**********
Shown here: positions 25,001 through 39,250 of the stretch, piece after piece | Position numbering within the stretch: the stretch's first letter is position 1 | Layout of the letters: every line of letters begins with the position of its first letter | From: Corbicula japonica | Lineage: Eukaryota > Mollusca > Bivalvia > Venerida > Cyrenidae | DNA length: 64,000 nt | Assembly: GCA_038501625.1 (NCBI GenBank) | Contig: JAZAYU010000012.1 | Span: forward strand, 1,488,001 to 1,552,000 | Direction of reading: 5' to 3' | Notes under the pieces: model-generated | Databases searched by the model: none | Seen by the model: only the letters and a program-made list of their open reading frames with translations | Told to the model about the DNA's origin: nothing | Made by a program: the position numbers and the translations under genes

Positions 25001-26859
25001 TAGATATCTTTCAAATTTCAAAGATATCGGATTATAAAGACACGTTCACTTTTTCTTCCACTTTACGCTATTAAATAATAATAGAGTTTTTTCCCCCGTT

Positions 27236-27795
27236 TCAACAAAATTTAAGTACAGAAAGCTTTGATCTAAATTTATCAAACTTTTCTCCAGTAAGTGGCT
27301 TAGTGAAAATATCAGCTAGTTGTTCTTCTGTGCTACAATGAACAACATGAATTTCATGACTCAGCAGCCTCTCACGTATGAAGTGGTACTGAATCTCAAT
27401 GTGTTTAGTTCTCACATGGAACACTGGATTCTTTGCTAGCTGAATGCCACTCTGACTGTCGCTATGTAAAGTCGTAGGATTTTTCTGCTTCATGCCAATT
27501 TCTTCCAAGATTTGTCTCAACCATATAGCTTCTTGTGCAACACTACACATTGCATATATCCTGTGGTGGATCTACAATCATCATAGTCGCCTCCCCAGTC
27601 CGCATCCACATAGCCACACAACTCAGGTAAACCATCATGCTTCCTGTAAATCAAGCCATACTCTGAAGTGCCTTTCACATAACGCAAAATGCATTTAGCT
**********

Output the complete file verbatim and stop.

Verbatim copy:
Shown here: positions 25,001 through 39,250 of the stretch, piece after piece | Position numbering within the stretch: the stretch's first letter is position 1 | Layout of the letters: every line of letters begins with the position of its first letter | From: Corbicula japonica | Lineage: Eukaryota > Mollusca > Bivalvia > Venerida > Cyrenidae | DNA length: 64,000 nt | Assembly: GCA_038501625.1 (NCBI GenBank) | Contig: JAZAYU010000012.1 | Span: forward strand, 1,488,001 to 1,552,000 | Direction of reading: 5' to 3' | Notes under the pieces: model-generated | Databases searched by the model: none | Seen by the model: only the letters and a program-made list of their open reading frames with translations | Told to the model about the DNA's origin: nothing | Made by a program: the position numbers and the translations under genes

Positions 25001-26859
25001 TAGATATCTTTCAAATTTCAAAGATATCGGATTATAAAGACACGTTCACTTTTTCTTCCACTTTACGCTATTAAATAATAATAGAGTTTTTTCCCCCGTT

Positions 27236-27795
27236 TCAACAAAATTTAAGTACAGAAAGCTTTGATCTAAATTTATCAAACTTTTCTCCAGTAAGTGGCT
27301 TAGTGAAAATATCAGCTAGTTGTTCTTCTGTGCTACAATGAACAACATGAATTTCATGACTCAGCAGCCTCTCACGTATGAAGTGGTACTGAATCTCAAT
27401 GTGTTTAGTTCTCACATGGAACACTGGATTCTTTGCTAGCTGAATGCCACTCTGACTGTCGCTATGTAAAGTCGTAGGATTTTTCTGCTTCATGCCAATT
27501 TCTTCCAAGATTTGTCTCAACCATATAGCTTCTTGTGCAACACTACACATTGCATATATCCTGTGGTGGATCTACAATCATCATAGTCGCCTCCCCAGTC
27601 CGCATCCACATAGCCACACAACTCAGGTAAACCATCATGCTTCCTGTAAATCAAGCCATACTCTGAAGTGCCTTTCACATAACGCAAAATGCATTTAGCT